I started the event with 97 runs on the tires and about 4/32nds of tread. Grip was only okay on this surface that’s known for high grip. I suspect the tires were heat-cycled out. The next set has arrived and will go on before a big event next month, the Peru National Tour, where we have seven drivers registered in three Supras, an M2, an RS3 and Silver Ghost. That will be a good test.

*A spring/mass/damper system, like the ones each corner of your car (if you divide the total sprung weight into components at each corner) is critically damped if, when disturbed, the system returns to the static position in the least amount of time and with no overshoot, i.e. no bounce. So, %Critical is a measure of the rate the damper takes energy out of the system as it resists the motion. No real-world system is 0%Critical because there are always energy losses with any mechanical motion. Shock absorbers on cars can be configured to produce a wide range of %Critical, even more than 100%. The more damping above 100% Critical the longer it takes to get back to the static position after being disturbed, like a tire being smacked by a bump.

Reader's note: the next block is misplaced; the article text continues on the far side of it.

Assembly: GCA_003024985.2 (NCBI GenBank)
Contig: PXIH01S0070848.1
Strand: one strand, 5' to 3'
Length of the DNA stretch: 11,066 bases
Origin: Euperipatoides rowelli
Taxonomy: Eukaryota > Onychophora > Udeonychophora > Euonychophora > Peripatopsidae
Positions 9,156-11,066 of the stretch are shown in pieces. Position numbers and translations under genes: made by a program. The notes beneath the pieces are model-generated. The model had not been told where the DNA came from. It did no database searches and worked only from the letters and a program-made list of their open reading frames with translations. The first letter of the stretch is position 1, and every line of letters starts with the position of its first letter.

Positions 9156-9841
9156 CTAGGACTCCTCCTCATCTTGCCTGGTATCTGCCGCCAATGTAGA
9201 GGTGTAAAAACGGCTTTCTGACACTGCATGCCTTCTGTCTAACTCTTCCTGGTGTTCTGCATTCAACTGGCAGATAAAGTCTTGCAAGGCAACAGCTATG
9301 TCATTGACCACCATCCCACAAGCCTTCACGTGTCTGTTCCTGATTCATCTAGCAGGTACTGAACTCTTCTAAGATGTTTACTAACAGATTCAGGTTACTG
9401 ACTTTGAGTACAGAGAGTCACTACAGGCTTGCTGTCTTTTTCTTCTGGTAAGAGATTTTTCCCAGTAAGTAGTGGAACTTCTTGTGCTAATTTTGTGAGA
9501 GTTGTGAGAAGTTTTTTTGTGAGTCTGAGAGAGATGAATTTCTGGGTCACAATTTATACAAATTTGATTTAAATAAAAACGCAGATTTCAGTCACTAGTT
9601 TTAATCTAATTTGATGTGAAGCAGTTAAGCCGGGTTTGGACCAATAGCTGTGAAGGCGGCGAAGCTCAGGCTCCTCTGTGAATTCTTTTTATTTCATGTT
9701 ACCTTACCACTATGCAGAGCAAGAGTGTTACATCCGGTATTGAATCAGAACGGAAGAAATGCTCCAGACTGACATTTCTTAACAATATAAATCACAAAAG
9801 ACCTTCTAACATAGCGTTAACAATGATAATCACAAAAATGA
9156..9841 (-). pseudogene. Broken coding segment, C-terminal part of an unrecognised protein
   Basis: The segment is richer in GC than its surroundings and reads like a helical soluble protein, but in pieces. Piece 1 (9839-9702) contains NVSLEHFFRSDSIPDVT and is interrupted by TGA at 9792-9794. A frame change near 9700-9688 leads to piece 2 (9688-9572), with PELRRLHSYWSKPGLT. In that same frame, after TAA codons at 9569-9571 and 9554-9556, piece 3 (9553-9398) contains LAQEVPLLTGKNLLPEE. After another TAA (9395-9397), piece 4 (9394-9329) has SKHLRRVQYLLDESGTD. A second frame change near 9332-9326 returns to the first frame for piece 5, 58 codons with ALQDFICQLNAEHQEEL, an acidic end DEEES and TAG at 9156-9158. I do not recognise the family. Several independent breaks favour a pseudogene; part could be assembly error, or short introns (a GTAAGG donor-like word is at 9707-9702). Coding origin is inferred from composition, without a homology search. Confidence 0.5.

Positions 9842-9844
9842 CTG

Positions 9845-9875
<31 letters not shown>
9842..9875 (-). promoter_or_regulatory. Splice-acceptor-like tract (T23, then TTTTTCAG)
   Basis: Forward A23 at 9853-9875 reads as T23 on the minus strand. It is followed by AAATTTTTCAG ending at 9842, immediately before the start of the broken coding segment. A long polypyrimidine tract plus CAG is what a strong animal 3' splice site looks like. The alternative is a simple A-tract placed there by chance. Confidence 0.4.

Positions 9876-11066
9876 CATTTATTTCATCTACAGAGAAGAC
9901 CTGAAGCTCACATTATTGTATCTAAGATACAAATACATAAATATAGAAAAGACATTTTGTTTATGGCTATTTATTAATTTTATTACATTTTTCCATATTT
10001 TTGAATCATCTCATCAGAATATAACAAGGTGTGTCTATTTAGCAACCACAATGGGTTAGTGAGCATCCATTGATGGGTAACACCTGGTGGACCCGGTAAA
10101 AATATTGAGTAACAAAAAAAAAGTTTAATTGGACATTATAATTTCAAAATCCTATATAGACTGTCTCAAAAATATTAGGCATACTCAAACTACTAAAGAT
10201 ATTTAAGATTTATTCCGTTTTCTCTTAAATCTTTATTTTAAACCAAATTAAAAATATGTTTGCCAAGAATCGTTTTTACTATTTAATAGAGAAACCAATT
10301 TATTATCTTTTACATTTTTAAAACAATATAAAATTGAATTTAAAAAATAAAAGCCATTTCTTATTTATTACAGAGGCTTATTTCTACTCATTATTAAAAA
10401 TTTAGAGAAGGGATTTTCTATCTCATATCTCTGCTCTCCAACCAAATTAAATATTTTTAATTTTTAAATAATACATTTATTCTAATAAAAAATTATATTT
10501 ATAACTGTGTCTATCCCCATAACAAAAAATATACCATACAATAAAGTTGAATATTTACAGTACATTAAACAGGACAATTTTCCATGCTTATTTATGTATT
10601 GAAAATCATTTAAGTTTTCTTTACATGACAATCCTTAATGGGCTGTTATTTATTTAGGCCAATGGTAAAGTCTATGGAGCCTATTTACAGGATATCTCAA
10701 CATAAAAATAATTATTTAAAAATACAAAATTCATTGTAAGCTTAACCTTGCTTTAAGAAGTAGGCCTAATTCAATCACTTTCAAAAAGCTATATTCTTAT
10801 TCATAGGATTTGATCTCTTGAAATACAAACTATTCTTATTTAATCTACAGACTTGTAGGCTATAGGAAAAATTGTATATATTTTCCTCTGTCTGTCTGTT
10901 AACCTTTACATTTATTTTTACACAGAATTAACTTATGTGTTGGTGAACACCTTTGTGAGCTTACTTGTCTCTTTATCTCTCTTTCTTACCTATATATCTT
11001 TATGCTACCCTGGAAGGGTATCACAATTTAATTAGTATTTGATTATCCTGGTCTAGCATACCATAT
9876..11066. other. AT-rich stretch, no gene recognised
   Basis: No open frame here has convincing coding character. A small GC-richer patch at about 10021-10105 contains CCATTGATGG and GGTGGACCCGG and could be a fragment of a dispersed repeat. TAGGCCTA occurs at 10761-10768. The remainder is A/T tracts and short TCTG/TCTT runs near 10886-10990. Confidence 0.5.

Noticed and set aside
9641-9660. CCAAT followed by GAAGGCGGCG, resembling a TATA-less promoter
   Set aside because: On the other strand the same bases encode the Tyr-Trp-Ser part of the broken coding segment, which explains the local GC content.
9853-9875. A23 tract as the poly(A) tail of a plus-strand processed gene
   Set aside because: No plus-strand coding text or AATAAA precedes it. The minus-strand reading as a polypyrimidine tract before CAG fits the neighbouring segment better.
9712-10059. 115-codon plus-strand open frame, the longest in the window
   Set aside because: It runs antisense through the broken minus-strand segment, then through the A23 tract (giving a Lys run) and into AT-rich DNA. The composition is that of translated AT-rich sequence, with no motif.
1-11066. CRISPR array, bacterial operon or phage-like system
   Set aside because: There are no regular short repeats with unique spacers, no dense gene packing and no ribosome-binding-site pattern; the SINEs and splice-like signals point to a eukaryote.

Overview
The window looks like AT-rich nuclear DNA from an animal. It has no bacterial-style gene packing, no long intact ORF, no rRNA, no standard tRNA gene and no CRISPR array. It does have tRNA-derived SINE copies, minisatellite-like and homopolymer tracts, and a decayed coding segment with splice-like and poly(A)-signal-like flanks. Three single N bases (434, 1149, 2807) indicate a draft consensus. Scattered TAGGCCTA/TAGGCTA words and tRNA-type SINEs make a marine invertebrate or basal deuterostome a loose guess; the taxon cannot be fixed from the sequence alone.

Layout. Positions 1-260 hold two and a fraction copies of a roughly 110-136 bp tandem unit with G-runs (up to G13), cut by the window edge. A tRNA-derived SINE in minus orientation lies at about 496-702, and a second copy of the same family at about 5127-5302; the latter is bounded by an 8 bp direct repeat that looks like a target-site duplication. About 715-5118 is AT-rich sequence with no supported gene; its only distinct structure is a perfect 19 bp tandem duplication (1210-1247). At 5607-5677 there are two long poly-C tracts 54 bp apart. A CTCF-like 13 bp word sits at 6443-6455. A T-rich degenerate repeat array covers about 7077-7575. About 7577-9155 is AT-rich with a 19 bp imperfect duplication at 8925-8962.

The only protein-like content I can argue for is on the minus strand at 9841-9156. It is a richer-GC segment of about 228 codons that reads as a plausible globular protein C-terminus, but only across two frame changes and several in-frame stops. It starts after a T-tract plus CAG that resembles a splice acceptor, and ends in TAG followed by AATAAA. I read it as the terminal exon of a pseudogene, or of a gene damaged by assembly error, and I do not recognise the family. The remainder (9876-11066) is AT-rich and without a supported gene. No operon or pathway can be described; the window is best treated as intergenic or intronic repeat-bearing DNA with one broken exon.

**The natural frequency in Hertz, or cycles per second, of a spring-mass-damper system is the correct way to talk about suspension stiffness. The spring rate is one input. Another is the sprung mass on that corner of the car. Motions ratios (mechanical advantages of springs and shocks given the specific geometry) must be accurately known. Damping has an effect on natural frequency as well, especially at the high damping values sometimes run with racing shocks. The natural frequencies for front and rear are also produced by DG’s Calculator. The stiffness of the suspension largely controls the transition rate capability of the car, that is, how fast it can change direction.